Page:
But for today it felt good to ride my road bike after months of waiting and to dress on the lighter side. Music I’ve heard a thousand times before sounds fresh and I feel like I’ve achieved something new in my own playing, an awareness that has only occurred a few times before.
So, spring is here, life is good and I have a new task ahead of me. Six months ago I added a Weimaraner puppy to my household and now Roman is almost 8-months old and full of energy. He’s a smart pup, got the basic commands down and a few obedience classes under his collar. He loves hiking and running in the woods, listens off-leash as long as I have a pocket full of treats, and is now just about ready to begin mountain biking with me. In issue #111, Karen wrote an article ‘Singletrack Hounds‘ and I recently revisited it to check out her suggestions. Come to find out, her article is pretty dead on and she mentions a few things that I’ve read in other places as well.
One thing Karen’s article mentions, is that pups younger than 1-year old shouldn’t be run too hard, because of hip dysplacia and joint development, and I’ve researched the same conclusion as well. So I’m going to start at a soccer field near my house and have him concentrate on following me at a slow pace. The distractions there should be limited, there aren’t any trees for me to run into while coaching him and the perimeter is fenced in. Roman’s endurance and agility level should be alright for short rides while he gets comfortable running next to a bike and following my commands. His pack instinct is already really strong, so I’m sure he will want to stay with me.
The pads on his paws are pretty tough too. Roman’s been hiking with my girlfriend and me since he was 7-weeks old and has progressed from a 10-minute stroll to 2.5 hours of fun. His legs are definitely long and muscular, and his coordination and reaction speed has improved tremendously in the last month. I like to think it’s because of the indoor soccer I play with him using a tennis ball. He likes to cheat a little and bite my feet, so I just tackle him to keep it fair. He’s healthy, well fed and fast! But we are still going to take it slow to moderate.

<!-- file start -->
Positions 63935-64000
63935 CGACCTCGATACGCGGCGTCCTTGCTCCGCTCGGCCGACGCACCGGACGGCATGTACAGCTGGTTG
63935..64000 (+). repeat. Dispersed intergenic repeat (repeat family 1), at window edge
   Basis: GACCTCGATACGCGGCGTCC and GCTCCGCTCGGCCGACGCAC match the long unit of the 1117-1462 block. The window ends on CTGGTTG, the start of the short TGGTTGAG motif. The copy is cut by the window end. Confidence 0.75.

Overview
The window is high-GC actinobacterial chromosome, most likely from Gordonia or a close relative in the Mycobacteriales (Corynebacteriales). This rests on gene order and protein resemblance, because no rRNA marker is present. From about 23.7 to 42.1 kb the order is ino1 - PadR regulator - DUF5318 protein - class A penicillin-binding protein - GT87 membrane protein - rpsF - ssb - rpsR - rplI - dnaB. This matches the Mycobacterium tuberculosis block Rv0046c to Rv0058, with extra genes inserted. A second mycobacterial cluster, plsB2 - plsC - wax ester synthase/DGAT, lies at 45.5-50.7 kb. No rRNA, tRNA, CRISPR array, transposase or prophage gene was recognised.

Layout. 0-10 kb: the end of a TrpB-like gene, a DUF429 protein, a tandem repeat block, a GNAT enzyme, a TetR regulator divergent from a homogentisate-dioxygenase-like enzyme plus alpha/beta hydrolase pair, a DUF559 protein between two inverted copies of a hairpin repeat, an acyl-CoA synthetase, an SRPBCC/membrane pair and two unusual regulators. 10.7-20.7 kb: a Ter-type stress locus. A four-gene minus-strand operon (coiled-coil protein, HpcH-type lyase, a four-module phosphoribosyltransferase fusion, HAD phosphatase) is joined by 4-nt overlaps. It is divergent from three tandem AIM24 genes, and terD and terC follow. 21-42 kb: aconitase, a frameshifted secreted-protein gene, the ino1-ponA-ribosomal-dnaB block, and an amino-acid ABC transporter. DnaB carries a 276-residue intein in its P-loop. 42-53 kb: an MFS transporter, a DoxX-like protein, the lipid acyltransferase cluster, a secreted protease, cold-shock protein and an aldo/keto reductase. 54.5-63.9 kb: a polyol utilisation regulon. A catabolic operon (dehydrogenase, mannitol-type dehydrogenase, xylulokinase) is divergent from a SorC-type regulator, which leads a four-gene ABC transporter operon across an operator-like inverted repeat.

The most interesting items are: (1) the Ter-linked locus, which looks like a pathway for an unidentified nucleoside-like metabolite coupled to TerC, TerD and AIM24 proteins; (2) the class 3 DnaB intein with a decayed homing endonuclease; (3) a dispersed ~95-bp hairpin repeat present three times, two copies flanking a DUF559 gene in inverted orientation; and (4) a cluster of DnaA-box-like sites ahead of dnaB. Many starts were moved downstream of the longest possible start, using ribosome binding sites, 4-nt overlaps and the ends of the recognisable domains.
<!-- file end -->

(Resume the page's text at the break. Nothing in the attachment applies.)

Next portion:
Once Roman is following my guidance consistently on the soccer field, I’ll take him to the same trails he hikes on and pick the pace up as he matures. I figure a recognizable place will be good for him and I know when and where the most people visit the park, so his introduction to mountain biking on single track will be done on off hours and on trails that are out of the way, for both of our safety. It will also be easier to keep him behind me on the narrow trails and reinforce that I’m the leader of the pack, a necessity in any dog training.
Keep an eye out for updates on Roman’s progression and what I’ve found works and doesn’t work for us. Maybe it will help you and your dog, or future puppy, enjoy the trails together and keep everyone healthy.